Market recap: Global stocks extends losses while US markets closes for Thanksgiving
US stocks and bond markets were closed on Thursday for the Thanksgiving holiday. But US equity futures continued to fall as China said on Thursday that it would retaliate to the US legislation backing Hong Kong protestors. Safe haven assets gained on escalating US-China tensions. Gold ended Thursday 0.13% higher. Japan's Industrial Production for October fell the most in the last five-and-a-half years, contracting 4.2% instead of the 2% contraction that economists forecast but the yen still strengthened 0.03% against the dollar.
November's German inflation (preliminary estimate) fell slightly short of expectations, staying constant with October at 1.1% instead of the expected 1.2% that economists forecasted, although the harmonized inflation rate measure jumped to 1.2% from a previous of 0.9% and beat economists’ expectations of 1.1%. The euro gained 0.09% against the greenback on Thursday as a result.
Stocks in Asia looks set to suffer losses for the second straight day on Friday. The Hang Seng Index and Straits Times Index started the day 0.70% and 0.04% lower. The Nikkei opened Friday’s trading session 0.38% higher but fell later in the day.
Today’s Analysis: EUR/GBP looks likely to continue its downtrend in the medium term
After the release of mixed inflation data in Germany on Thursday, investors will now focus on unemployment rate for October and inflation rate for November in the EU that will be released at 2pm today (GMT +4). Euro watchers will likely be looking to the data for more insight on the European Central Bank's (ECB) future decisions on monetary policy. During ECB President Christine Lagarde's first major speech last week at the Euro Finance Week in Frankfurt, she only reiterated the need for the central bank to review its monetary policy framework, failing to speak about her stance on Europe's monetary policy. Overnight index swaps tracking the central bank’s interest rate decision continues to indicate that it is highly probable that it will leave rates unchanged at Lagarde's first monetary policy meeting on December 11th. This is thanks to the already negative interest rates in the EU and the aggressive easing that the central bank conducted in September which saw a 10bps cut to its deposit facility rate (to -0.5%) and the reintroduction of its asset purchase program (at a monthly pace of 20bn euros from November 1st).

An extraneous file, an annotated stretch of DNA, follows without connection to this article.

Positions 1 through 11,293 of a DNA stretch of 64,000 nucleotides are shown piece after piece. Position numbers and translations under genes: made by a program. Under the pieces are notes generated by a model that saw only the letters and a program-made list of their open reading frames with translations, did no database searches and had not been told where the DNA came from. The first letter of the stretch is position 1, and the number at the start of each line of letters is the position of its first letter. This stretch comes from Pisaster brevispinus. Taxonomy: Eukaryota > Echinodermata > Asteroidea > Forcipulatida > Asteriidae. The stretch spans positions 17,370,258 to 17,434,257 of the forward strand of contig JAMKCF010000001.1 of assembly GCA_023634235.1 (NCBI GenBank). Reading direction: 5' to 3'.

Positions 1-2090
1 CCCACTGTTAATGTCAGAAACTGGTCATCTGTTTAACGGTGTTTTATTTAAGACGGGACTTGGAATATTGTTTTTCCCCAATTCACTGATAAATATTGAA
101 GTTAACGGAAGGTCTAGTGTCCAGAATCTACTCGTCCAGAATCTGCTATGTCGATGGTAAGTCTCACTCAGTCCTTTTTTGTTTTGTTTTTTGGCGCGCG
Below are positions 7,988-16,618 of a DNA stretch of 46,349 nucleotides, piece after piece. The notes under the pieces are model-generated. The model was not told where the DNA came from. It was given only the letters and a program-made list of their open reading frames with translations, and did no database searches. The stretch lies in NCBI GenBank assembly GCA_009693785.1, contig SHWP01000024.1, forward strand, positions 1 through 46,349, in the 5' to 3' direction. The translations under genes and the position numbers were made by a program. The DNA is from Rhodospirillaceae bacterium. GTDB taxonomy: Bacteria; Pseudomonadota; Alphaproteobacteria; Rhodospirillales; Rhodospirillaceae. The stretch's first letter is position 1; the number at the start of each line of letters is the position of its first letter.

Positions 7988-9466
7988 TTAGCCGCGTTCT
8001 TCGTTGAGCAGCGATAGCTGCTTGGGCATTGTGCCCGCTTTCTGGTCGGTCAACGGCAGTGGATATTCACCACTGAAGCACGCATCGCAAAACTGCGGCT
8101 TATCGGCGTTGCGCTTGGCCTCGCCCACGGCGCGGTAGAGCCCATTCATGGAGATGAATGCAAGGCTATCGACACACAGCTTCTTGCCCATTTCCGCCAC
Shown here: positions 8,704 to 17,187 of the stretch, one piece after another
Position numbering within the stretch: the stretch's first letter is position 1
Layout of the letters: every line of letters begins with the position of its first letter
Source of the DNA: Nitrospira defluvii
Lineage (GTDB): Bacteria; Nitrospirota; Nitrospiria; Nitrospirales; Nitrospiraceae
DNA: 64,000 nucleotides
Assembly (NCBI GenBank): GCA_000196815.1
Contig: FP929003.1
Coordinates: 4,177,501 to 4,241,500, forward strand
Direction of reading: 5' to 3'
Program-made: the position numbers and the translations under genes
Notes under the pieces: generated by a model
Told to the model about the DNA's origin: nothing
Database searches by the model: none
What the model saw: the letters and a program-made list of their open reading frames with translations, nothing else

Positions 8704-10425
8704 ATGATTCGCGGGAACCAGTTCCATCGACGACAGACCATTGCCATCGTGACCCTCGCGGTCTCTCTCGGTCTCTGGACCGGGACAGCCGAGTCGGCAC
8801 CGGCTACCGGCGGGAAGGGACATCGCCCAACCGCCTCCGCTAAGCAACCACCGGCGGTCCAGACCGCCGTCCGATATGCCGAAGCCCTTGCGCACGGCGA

Economists expect unemployment to stay constant and inflation to pick up in the EU
While it is unlikely that today's data will change the outcome of December's monetary policy meeting, investors will be looking to inflation and unemployment as an indication on whether September's monetary policy easing has been effective. If inflation falls or unemployment rises in the EU, the euro is likely to weaken more against the pound, possibly breaking 0.8495's level, which will be a new seven-month low for EUR/GBP.
But sterling will likely be affected by the ongoing UK elections as well. Most recently, the Multi-level Regression and Post-stratification (MRP) poll (YouGov's MRP polls in 2017 correctly predicted that former British Prime Minister Teresa May would lose her majority when other traditional polls suggested that the Conservatives would secure a large win) commissioned by the YouGov group shows that the Tories may end up winning 359 of the 650 seats in parliament.
YouGov Election Polls signals that Tories’ still maintains its lead over rival parties
If the Tories can maintain or extend their lead in polls, then sterling is likely to continue to strengthen prior to the general election on December 12th. Also, if the general election’s outcome is in Tories’ favour, then the pound is likely to surge as the UK will be expected to make significant progress on Brexit during the latter part of December and in January next year. In this best-case scenario for the pound, EUR/GBP is likely to break 0.8495's support level and fall towards 0.8488 in the medium-term. But if the Tories fail to regain majority, Brexit is likely to be delayed yet again roughly around the January 31st deadline in 2020, although this is subject to EU officials' approval. EUR/GBP is then likely to spike up and break the 0.8572 resistance and rise towards 0.8602 in the medium-term.
Bears continue to pull EUR/GBP lower as the UK’s general election polls continue to favour the Conservative Party. The bears look likely to continue to dominate the currency pair in the near-term. But as the bulls retest the resistance level of 0.8531, they are unlikely to break past it if economic data from the EU beats expectations later today. If EU’s economy continues to weaken and Tories in the UK continue to dominate the British general elections, expect the bears to push EUR/GBP lower and break the resistance level 0.8495, to a new seven-month low. If the bears succeed, they are likely to continue strong downward pressure on the currency pair and attempt to make lower lows.
Support: 0.8495 / 0.8488
Resistance: 0.8531 / 0.8572 / 0.8602
EUR/GBP Chart (H4)